Southern diet could be deadly for people with heart disease
People with a history of heart disease who eat a traditional Southern diet are more likely to die than those who follow a Mediterranean dietary pattern, according to new research.
The large-scale study, published Thursday in the Journal of the American Heart Association, adds to the growing body of evidence on heart disease and its association with dietary patterns from different parts of the world.
Researchers defined the U.S. Southern diet as high in added fats, fried food, eggs, processed meats and sugar-sweetened beverages. By contrast, the Mediterranean diet was defined as high in vegetables, fruits, fish, whole grains and legumes, and low in meat and dairy.
The study is among the first to zero in on people who already had a history of coronary heart disease, such as a previous heart attack or coronary artery bypass surgery. Researchers examined data from 3,562 white and African-American men and women ages 45 and older living in different parts of the United States. Participants were first given an exam and dietary assessment, and then called every six months to ask about new coronary heart disease events.
Seven years later, 581 people had experienced a second coronary heart disease event, and 1,098 people had died from a variety of causes. After looking closely at an assortment of dietary patterns, researchers found a clear association between death and people who ate a Southern diet.
"The greater someone adheres to the Southern dietary pattern, the higher the risk of all-cause mortality," said James Shikany, the study's lead author and a nutritional epidemiologist at the University of Alabama at Birmingham's Division of Preventive Medicine. "But with the Mediterranean diet, the greater they adhere, the lower the risk of recurrent coronary heart disease and all-cause mortality."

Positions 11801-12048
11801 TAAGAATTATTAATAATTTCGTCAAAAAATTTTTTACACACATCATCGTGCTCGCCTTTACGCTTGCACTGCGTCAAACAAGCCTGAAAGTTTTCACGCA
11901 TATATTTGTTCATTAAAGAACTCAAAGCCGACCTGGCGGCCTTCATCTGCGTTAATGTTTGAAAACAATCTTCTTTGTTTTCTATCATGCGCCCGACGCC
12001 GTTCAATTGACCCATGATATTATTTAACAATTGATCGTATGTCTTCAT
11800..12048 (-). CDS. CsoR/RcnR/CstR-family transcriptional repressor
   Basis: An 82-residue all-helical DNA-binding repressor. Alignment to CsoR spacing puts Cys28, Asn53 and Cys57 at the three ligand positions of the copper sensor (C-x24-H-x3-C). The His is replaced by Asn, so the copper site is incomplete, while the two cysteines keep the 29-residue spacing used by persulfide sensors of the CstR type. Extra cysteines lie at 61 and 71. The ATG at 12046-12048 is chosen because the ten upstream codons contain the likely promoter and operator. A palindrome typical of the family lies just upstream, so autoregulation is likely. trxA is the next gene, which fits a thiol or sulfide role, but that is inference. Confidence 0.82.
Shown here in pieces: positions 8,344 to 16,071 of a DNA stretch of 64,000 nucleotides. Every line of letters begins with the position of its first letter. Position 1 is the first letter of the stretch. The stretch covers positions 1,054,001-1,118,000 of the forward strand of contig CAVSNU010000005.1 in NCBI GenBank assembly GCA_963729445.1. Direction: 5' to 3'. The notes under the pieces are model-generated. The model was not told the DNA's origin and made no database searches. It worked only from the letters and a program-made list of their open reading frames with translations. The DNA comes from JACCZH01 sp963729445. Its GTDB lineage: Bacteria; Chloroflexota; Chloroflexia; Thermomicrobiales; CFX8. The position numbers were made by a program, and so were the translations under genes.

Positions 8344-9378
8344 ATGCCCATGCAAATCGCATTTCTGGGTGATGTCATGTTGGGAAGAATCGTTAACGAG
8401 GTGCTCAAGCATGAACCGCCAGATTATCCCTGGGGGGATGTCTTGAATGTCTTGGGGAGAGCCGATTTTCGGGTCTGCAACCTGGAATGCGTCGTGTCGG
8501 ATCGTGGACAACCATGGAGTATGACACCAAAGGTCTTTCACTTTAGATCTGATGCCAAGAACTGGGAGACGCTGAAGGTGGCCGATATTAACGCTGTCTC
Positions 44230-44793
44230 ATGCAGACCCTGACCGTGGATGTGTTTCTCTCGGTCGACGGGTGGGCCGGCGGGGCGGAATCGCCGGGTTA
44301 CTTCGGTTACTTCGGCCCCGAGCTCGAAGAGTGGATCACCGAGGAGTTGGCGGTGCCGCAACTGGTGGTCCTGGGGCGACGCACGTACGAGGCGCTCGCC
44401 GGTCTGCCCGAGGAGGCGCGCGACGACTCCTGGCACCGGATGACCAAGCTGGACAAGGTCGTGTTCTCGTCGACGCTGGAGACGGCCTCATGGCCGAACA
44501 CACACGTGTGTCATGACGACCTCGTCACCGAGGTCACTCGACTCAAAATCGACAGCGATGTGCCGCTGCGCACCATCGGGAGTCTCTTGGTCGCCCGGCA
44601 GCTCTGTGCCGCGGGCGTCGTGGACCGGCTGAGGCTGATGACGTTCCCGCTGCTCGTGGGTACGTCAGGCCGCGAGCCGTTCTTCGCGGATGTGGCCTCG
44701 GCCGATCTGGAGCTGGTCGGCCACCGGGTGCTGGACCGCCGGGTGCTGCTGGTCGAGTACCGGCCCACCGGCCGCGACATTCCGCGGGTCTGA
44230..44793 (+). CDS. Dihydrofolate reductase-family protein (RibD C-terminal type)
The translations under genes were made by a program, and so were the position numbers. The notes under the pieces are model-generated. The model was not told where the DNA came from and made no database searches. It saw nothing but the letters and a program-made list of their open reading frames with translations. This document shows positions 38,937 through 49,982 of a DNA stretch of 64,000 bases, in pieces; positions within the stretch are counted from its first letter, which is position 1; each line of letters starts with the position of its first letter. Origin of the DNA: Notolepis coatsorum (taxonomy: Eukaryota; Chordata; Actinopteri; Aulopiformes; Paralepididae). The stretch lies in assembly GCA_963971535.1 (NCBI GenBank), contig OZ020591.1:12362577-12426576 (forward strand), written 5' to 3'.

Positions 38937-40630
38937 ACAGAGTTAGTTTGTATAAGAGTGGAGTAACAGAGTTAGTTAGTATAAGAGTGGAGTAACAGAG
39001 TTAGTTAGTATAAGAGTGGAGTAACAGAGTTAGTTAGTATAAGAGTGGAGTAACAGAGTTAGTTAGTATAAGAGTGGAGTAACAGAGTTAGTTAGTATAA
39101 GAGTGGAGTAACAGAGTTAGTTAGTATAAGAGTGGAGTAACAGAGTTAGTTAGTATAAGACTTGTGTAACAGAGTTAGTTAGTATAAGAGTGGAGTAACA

The study was a follow-up to research published in 2015 that found a higher risk of acute heart attack or heart-related death among participants without a history of heart disease at the start of the study.
Shikany said it's important to note that the research – both the new study and the 2015 study – looked at dietary patterns, not specific foods. "We do not know which individual components of the Southern pattern confer the most risk," he said.
Still, he noted, these latest results should be a wake-up call for anyone with heart disease who eats a traditional Southern diet.
"We believe it is prudent to add more fruits and vegetables, and switch to more unsaturated fats, such as olive oil, as opposed to butter," he said.
Marie-Pierre St-Onge, associate professor of nutritional medicine at Columbia University in New York, called it "a unique study that shows how important it is to consume a healthy diet." Yet she also called for future studies to examine how people with heart disease fare after they improve their diet.
"A cardiovascular event is a scary thing, and it can be a high motivator for people to eat more healthfully and exercise more," said St-Onge, who wasn't involved in the study. "I'd like to know how making lifestyle changes after the first event might prevent secondary events and death."
Shikany said he hopes the study underscores the importance for doctors to counsel patients on nutrition and offer suggestions for changing their diet. He also recommends patients work with a registered dietitian to plot out concrete ways to eat healthier.
Federal dietary guidelines recommend a healthy eating pattern that features fruits, vegetables, whole grains, legumes, nuts, seeds and fish, and that limits added sugars, sodium and saturated fats.
The key for all health care providers, Shikany said, is taking a slow-and-steady approach to get patients to improve their diets for the long-run.
"Instead of eating processed meats every day, perhaps recommend they start out by cutting that down to twice a week," he said. "If you recommend a radical change, all at once, people … are less likely to make changes."